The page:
I go to nature to be soothed and healed, and to have my senses put in order.
John Burroughs

Sunday, January 10, 2021

A new, yet to be named, trail....

We have a trail that circumnavigates the perimeter of our acreage. It weaves and winds around, in far enough from the edges that while walking it, we are invisible from the road which borders the south and west side. The exception to this perimeter trail, is a section on the NE quadrant, where our property abuts our N and E neighbour's properties. 

This is a wet area, where the water seeps out below a spring, that never freezes over. Especially in the spring, one can see where the water bubbles up, fine pebbles of white sand dance in its flume. In winter, the water shimmers over the boils.

Hubby built a cedar box and put it over one of the biggest up-wellings


The little stream just below the pool flows out between a couple of mossy rocks, a small gurgling flush of water.

Mitten for size comparison

Just below that, a lovely mat of water cress grows, it's leaves now submerged, but a sure sign of spring is when they begin to grow up above the water's surface.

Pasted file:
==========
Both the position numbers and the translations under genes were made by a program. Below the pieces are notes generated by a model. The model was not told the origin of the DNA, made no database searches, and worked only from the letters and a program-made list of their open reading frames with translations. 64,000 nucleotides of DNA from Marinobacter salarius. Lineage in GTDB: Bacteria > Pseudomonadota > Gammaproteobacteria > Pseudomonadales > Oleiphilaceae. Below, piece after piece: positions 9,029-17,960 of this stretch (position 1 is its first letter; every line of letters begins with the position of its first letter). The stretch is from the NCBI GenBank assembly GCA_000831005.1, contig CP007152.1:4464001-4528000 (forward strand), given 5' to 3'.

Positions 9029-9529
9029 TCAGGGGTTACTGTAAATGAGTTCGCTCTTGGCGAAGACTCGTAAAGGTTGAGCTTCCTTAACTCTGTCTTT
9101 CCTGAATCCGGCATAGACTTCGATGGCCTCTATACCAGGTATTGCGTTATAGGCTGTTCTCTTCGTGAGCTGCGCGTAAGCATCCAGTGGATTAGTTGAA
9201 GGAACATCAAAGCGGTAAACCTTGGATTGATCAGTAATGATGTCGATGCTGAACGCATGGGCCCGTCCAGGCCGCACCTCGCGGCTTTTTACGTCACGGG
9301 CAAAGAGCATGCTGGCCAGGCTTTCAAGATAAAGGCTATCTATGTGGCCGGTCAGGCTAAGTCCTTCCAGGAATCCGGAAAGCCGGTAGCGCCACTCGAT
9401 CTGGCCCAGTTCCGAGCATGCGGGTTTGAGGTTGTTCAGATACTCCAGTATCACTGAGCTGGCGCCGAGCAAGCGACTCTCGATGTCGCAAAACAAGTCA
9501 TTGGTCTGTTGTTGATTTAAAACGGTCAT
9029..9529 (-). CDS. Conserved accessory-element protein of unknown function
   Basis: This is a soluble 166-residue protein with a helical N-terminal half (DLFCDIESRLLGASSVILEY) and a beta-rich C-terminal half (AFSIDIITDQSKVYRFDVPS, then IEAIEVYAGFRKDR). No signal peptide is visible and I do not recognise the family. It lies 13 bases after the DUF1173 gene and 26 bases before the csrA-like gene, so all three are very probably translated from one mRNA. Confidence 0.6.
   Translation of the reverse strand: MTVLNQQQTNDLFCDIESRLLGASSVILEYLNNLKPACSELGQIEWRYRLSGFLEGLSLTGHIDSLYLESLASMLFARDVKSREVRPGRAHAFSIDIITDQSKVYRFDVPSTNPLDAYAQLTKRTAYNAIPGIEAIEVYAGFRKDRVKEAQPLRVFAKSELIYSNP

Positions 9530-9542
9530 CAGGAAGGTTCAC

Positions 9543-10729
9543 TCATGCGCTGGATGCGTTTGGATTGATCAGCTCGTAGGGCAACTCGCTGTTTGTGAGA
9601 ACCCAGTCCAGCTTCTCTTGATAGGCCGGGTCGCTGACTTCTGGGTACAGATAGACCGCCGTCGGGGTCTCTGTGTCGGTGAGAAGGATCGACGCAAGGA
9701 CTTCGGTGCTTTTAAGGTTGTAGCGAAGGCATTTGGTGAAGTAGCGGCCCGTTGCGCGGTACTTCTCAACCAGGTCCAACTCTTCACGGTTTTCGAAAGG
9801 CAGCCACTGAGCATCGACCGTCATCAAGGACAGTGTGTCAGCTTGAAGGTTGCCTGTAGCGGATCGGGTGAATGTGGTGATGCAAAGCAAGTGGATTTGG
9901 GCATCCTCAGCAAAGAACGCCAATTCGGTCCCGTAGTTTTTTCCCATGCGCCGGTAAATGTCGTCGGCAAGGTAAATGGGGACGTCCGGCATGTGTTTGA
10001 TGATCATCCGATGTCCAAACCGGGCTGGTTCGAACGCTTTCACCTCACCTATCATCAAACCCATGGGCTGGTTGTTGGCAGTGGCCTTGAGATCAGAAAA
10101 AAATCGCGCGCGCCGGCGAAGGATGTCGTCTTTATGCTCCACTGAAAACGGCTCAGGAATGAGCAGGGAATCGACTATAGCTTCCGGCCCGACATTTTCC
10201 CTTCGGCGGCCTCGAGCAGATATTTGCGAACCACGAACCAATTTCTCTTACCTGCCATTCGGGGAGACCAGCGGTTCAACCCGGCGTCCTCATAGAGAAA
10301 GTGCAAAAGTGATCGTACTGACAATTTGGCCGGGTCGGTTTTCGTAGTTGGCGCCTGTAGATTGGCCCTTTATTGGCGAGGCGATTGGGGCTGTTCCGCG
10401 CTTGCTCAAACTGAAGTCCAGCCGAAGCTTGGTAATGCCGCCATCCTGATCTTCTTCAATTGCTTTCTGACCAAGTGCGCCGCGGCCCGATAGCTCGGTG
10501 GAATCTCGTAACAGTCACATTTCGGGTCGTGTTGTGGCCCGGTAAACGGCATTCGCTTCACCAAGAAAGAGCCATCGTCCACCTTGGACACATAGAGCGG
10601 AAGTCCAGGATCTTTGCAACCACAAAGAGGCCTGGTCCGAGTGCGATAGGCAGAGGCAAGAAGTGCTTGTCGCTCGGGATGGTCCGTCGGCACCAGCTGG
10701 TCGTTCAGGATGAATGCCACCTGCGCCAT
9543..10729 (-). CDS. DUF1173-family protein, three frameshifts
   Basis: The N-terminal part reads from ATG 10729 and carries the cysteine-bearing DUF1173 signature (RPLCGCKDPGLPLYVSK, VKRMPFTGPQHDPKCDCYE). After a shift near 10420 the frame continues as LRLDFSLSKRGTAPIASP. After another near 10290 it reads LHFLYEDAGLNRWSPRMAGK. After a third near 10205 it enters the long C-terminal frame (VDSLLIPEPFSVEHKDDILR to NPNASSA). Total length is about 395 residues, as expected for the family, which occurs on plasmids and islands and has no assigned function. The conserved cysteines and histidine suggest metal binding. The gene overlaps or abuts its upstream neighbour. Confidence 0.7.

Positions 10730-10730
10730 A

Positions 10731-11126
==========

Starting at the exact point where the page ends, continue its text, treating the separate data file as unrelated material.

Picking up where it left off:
Water cress beneath the 'frost creations'


The water spreads out from there, a much less defined water course, seeping into the soil that has been built up from eons of fallen trees and dead vegetation. 

This out flow area is pinioned between two ridges, running more or less, E - W, which guide the moisture off to the east,  on down the hill through the bush to join the creek at the bottom, many acreages away. The area is V-shaped, the apex being the pool where the water bubbles up, the valley widening out as it continues E.

This has created a wet, boggy area, the wettest part inhabited by some magnificent eastern white cedars.

An Eastern White Cedar bole

On the dryer bumps and knolls, there are yellow birch, hemlock, some iron wood and a few white pine. The wettest, lowest areas are a labyrinth of criss-crossed roots, old, moss covered logs, and leaning trees, their roots not so firmly rooted in the wet soil.

In the spring and summer, it is a fairy land of ferns and mosses, goldthread, wood sorrel and other plants I want to ID.